I no longer have the patience to wallow through verbosity and storytelling to try to make sense of some of life’s principles. However, I would recommend this book to someone who is confused in life and is having trouble making sense out of a seemingly chaotic life. That said I selected 6 of Peterson’s rules with a brief commentary on them.
Rule 3. Make friends with people who want the best for you.
Try to make friends with humans who have integrity, are trustworthy, dependable, competent, friendly, and motivate you to be even better than you are. Beware of humans with good intentions who seem to want the best for you but have their own faulty views of what is best to have in life or have their own axe to grind.
Rule 4. Compare yourself to who you were yesterday, not to who someone else is today.
This just means continue to improve yourself with research, reading, thinking, and doing on your road to the achievement of short and long duration goals. Comparing yourself to others is fraught with error or danger since very often you, your circumstances, and abilities are very different than those of others and comparisons are often pointless.
Rule 6. Set your house in perfect order before you criticize the world.
Your house will never be in perfect order in the long duration so if you lead a relatively happy and orderly life feel free to criticize the world and especially make suggestions on how to improve it but don’t be too dogmatic about your criticism.
A good place to start the critique is with yourself. Can you honestly say? If most humans lived the way that I live my life, then the world would be a better place to live in.
If more humans lived the way that you live your life, perhaps in unhappiness and desperation, then your critique of the world would not be that relevant.
Rule 8. Tell the truth—or, at least, don’t lie
To maintain integrity and trustworthiness, being honest, moral, dependable, and competent is essential, especially if you are interested in maintaining a good reputation in society and hope someday to assume leadership positions. Most relationships crash and burn when dishonesty is detected or it becomes a very dysfunctional relationship with much misery, uncertainty, and lack of security if the relationship stupidly continues without trust.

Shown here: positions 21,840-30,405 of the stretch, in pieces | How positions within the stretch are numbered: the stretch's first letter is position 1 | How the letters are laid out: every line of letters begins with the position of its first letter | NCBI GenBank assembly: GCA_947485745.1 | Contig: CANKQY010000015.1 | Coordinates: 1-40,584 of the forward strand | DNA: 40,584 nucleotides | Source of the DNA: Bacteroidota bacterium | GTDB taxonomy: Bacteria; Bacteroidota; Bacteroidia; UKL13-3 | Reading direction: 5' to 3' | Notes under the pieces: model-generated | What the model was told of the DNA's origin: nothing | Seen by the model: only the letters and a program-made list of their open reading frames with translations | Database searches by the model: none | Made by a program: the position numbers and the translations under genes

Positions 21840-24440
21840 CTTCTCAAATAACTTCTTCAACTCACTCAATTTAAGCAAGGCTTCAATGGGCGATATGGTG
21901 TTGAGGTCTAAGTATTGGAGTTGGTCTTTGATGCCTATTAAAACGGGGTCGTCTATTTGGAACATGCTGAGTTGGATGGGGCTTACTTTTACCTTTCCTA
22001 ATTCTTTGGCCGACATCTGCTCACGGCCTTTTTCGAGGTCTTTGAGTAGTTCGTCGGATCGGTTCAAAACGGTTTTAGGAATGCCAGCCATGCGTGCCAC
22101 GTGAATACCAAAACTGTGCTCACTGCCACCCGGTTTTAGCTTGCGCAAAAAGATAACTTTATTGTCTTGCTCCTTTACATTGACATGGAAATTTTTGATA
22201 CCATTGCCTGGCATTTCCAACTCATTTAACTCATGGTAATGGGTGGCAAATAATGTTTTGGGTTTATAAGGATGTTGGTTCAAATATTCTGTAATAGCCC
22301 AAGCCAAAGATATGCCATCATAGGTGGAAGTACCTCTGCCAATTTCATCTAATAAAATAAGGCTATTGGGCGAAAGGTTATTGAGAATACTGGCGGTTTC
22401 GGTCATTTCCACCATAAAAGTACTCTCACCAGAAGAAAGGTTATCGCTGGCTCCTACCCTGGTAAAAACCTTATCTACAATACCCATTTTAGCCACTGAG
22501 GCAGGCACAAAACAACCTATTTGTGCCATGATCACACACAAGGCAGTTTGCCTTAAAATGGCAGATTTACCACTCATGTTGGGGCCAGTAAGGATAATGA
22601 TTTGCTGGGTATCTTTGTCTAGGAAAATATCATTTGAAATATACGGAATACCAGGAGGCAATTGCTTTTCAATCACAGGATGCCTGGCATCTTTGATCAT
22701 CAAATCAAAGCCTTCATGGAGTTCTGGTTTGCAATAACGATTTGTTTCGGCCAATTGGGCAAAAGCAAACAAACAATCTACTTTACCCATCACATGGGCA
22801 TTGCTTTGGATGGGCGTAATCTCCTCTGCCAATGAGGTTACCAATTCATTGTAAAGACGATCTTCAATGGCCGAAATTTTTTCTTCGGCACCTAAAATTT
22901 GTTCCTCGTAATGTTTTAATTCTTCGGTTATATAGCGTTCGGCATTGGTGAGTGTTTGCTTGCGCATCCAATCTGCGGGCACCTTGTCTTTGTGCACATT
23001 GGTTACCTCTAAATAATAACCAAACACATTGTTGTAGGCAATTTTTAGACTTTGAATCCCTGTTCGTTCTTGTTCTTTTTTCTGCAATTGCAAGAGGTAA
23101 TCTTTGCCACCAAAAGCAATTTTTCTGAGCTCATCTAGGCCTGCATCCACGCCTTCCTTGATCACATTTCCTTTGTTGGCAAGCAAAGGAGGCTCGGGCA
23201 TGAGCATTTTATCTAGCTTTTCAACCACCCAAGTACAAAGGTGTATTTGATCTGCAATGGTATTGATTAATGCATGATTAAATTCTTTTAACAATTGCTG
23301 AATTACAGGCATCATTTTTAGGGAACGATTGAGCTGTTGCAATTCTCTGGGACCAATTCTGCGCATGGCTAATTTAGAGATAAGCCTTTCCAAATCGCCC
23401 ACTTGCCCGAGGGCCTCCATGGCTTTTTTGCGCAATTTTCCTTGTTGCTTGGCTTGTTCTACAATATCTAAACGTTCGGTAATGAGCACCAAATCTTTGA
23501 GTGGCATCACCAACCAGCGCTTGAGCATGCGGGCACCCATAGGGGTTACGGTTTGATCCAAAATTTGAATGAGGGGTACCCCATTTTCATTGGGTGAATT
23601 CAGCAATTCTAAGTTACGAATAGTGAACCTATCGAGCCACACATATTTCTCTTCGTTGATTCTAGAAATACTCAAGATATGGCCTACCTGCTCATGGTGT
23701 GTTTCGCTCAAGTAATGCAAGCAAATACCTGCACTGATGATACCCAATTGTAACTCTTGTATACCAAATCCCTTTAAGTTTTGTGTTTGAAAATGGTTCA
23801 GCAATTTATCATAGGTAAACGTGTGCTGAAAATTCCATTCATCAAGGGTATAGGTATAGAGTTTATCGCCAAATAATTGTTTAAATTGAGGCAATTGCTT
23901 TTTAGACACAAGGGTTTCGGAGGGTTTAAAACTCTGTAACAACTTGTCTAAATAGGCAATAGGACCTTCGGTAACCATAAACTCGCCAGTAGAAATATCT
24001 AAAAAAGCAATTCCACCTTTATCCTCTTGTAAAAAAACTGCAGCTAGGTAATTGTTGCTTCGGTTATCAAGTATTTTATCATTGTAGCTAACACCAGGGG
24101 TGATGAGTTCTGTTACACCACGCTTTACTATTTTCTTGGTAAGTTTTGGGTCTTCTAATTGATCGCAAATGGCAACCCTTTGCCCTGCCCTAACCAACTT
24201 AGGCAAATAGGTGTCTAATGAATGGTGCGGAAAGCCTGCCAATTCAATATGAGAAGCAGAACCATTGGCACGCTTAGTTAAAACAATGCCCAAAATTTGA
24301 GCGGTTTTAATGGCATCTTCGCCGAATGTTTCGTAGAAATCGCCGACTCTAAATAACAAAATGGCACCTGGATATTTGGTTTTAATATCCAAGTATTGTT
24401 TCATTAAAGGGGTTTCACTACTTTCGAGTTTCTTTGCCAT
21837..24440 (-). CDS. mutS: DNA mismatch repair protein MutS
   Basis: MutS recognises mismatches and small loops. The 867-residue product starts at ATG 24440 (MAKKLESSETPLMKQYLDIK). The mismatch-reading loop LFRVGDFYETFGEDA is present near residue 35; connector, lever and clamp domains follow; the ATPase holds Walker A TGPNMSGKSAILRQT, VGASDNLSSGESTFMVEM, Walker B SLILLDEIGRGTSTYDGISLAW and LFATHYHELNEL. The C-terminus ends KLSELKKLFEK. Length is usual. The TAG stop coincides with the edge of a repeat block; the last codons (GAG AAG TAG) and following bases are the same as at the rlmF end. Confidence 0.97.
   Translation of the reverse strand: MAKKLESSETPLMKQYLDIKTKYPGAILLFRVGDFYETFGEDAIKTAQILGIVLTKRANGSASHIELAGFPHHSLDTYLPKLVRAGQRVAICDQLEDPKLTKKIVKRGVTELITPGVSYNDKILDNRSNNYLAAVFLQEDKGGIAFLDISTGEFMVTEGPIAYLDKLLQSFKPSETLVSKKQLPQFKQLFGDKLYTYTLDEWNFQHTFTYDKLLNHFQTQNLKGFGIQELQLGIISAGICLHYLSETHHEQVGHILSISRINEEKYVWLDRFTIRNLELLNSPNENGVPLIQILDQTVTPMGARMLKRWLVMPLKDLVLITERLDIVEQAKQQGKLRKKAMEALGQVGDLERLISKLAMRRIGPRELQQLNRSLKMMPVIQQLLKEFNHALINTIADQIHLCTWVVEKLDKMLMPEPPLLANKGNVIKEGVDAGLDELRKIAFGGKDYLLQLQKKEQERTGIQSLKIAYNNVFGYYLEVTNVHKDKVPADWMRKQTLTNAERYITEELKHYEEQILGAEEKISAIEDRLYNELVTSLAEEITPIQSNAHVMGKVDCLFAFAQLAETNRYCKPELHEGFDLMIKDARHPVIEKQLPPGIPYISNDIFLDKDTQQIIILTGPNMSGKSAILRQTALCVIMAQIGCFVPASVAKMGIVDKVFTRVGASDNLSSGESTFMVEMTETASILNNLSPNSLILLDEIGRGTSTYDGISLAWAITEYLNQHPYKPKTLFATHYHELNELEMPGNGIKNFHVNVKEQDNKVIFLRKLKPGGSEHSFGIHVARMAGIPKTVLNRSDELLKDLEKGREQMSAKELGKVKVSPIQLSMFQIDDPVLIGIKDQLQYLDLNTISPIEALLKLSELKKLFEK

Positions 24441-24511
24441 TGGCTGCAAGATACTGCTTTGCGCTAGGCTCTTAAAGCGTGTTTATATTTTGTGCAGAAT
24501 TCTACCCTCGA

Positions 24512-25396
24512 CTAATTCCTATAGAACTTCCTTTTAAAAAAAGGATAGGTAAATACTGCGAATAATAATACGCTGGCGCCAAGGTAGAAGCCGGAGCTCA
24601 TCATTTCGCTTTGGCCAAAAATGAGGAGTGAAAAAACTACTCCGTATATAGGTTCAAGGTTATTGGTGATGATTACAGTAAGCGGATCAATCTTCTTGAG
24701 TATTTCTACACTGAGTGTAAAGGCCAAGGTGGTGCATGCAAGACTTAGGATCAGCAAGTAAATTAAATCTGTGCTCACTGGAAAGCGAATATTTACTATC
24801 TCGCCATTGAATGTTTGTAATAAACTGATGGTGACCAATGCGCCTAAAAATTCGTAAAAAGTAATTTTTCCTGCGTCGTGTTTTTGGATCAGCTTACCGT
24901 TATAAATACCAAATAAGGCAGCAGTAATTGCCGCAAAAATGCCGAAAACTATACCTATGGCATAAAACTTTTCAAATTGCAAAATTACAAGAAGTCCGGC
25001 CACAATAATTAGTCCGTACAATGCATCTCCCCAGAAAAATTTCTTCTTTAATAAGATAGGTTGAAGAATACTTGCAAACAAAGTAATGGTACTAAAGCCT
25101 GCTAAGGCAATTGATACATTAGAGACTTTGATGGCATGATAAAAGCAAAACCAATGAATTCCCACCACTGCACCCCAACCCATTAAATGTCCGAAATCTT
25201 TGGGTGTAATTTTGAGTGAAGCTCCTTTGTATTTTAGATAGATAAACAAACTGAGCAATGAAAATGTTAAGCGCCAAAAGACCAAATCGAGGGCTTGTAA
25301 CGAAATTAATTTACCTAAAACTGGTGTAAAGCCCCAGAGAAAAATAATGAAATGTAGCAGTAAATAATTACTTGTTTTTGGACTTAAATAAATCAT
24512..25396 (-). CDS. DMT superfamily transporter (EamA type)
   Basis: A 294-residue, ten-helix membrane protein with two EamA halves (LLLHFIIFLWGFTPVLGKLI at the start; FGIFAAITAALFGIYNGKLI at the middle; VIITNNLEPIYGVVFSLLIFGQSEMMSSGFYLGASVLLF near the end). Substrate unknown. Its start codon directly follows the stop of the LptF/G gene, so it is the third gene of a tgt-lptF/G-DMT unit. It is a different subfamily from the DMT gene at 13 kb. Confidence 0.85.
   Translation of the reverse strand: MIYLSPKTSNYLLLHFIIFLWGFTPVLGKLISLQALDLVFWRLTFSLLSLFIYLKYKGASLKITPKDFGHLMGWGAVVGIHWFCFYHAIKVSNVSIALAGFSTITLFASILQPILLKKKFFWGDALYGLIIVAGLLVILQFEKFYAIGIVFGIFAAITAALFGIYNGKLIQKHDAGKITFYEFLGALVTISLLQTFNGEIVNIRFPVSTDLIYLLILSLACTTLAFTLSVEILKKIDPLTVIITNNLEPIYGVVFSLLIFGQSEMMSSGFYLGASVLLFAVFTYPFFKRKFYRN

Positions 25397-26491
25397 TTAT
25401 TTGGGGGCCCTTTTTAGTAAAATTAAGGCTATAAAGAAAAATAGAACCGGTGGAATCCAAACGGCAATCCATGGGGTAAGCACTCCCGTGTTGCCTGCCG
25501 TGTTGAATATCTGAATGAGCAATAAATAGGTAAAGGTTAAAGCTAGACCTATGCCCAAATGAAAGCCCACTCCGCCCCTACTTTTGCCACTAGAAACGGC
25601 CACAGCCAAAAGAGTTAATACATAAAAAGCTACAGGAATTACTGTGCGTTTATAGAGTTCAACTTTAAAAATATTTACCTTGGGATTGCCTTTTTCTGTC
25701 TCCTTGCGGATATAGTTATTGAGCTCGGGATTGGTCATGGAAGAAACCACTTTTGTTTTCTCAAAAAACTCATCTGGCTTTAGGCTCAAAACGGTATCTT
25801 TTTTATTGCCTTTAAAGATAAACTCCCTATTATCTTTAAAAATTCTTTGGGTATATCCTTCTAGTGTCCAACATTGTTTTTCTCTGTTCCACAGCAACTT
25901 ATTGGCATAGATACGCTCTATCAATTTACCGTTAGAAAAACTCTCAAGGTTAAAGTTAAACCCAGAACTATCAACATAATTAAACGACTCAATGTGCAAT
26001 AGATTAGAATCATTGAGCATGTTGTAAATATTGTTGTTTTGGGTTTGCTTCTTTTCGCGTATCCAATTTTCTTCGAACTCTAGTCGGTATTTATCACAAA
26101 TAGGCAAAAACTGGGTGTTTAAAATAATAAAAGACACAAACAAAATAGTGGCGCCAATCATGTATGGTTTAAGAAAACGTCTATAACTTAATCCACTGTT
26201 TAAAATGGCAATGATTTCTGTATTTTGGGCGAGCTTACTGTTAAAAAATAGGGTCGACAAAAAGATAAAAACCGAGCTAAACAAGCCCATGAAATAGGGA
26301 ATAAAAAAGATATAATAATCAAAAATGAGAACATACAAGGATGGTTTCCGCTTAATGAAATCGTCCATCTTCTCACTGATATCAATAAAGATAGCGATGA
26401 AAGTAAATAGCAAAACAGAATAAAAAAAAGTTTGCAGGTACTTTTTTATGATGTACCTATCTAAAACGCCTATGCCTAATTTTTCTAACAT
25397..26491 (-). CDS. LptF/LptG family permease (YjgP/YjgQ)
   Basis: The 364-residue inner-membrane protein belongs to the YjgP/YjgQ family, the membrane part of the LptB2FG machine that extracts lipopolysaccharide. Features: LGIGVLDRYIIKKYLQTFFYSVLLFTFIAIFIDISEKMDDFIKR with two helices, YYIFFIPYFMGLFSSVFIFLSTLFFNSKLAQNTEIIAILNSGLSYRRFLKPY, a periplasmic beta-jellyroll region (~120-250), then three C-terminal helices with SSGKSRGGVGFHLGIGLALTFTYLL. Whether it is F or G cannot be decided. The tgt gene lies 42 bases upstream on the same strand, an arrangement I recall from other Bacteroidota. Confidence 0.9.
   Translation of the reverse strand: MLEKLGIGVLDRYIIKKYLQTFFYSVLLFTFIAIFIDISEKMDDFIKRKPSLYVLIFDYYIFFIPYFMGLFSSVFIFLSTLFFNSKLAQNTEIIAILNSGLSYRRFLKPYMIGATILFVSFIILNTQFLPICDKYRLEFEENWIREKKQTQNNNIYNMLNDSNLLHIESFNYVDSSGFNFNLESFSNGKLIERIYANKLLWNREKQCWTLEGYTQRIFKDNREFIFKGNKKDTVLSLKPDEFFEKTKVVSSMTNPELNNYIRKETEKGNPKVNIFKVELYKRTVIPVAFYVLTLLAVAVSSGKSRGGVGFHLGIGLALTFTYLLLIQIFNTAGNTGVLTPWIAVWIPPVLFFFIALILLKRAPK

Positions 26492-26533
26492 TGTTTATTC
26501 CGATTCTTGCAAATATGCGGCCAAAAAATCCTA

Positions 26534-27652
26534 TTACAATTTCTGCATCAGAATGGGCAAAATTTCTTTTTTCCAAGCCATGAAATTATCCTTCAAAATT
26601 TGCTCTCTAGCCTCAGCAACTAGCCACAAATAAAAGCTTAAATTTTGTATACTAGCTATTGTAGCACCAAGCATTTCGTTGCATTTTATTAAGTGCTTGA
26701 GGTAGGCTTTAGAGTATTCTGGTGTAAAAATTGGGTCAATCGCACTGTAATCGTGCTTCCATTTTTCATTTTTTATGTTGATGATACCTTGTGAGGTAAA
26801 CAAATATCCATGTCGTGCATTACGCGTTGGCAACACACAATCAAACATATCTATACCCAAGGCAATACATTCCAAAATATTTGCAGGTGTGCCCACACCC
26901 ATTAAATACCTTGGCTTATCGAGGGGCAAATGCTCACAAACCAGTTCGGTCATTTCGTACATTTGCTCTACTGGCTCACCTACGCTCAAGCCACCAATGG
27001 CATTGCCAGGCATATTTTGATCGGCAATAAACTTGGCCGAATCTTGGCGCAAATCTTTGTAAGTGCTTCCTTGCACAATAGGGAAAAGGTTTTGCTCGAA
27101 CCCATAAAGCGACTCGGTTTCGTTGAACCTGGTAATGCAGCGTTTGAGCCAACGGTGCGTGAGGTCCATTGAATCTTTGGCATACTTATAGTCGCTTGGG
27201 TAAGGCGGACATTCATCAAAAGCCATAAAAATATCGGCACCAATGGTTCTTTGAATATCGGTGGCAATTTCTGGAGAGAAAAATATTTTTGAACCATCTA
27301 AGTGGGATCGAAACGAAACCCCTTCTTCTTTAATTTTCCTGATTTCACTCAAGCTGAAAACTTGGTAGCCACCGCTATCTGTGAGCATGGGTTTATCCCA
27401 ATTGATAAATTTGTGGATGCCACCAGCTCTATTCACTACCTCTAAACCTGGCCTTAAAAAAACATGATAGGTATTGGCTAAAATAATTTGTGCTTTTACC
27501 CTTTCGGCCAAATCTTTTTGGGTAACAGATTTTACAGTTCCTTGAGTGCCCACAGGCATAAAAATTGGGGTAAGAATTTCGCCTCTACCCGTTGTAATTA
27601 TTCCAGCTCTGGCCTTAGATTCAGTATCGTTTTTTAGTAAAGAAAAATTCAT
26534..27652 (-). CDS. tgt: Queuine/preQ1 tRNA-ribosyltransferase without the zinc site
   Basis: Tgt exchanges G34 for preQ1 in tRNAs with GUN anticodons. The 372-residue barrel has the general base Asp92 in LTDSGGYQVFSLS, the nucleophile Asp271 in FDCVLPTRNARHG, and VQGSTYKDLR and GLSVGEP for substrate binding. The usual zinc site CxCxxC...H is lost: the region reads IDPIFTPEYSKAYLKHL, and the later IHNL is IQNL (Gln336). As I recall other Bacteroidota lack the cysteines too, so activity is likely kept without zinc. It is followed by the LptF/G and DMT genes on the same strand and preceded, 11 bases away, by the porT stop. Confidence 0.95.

Trust is the human bond which makes long duration relationships possible and without trust relationships eventually become very unstable, chaotic, and end.
Rule 9. Assume that the person you are listening to might know something you don’t.
This is just a fact of life that even if you think that you know a lot, other humans will occasionally surprise you with useful knowledge that you never realized existed. Be a good listener but remember that it is OK to interrupt to change the subject or even end the conversation if it is boringly focusing on relatively trivial information.
Emotional intelligence is gotten by interacting with all kinds of humans, learning how to converse with them in discussion mode, and learning how to extract important information without sounding like an interrogator.
Rule 10. Be precise in your speech.
Speak efficiently is another way of putting it or be brief and to the point is another. I have spent a lifetime trying to define words logically since being precise is not a virtue of the English language with so many vaguely defined words and a confusing bonanza of multiple meanings, synonyms, antonyms, and dubious analogies.
Rule 1: Stand up straight with your shoulders back.
Rule 2: Treat yourself like someone you are responsible for helping.
Rule 5: Do not let your children do anything which makes you dislike them.
Rule 7: Pursue what is meaningful (not what is expedient).
Rule 11: Do not bother children when they are skateboarding.
Rule 12: Pet a cat when you encounter one on the street.
If these other 6 rules of life which I skipped peaked your interest then buy and read his book. It seems he may even have a sense of humor which you might enjoy.
Frankly there is much more to life that is important than these 12 principles but he is a typical psychologist whose mind is not very analytical and logical but bases most of his views on mostly subjective information which he has read about in his career and personal subjective experiences and values.
If you liked this evergreen truth blog then read more of them, about 4300 so far, or read one or more of my evergreen truth books, especially EVERGREEN TRUTH, rays of truth in a human world filled with myths and deceptions.
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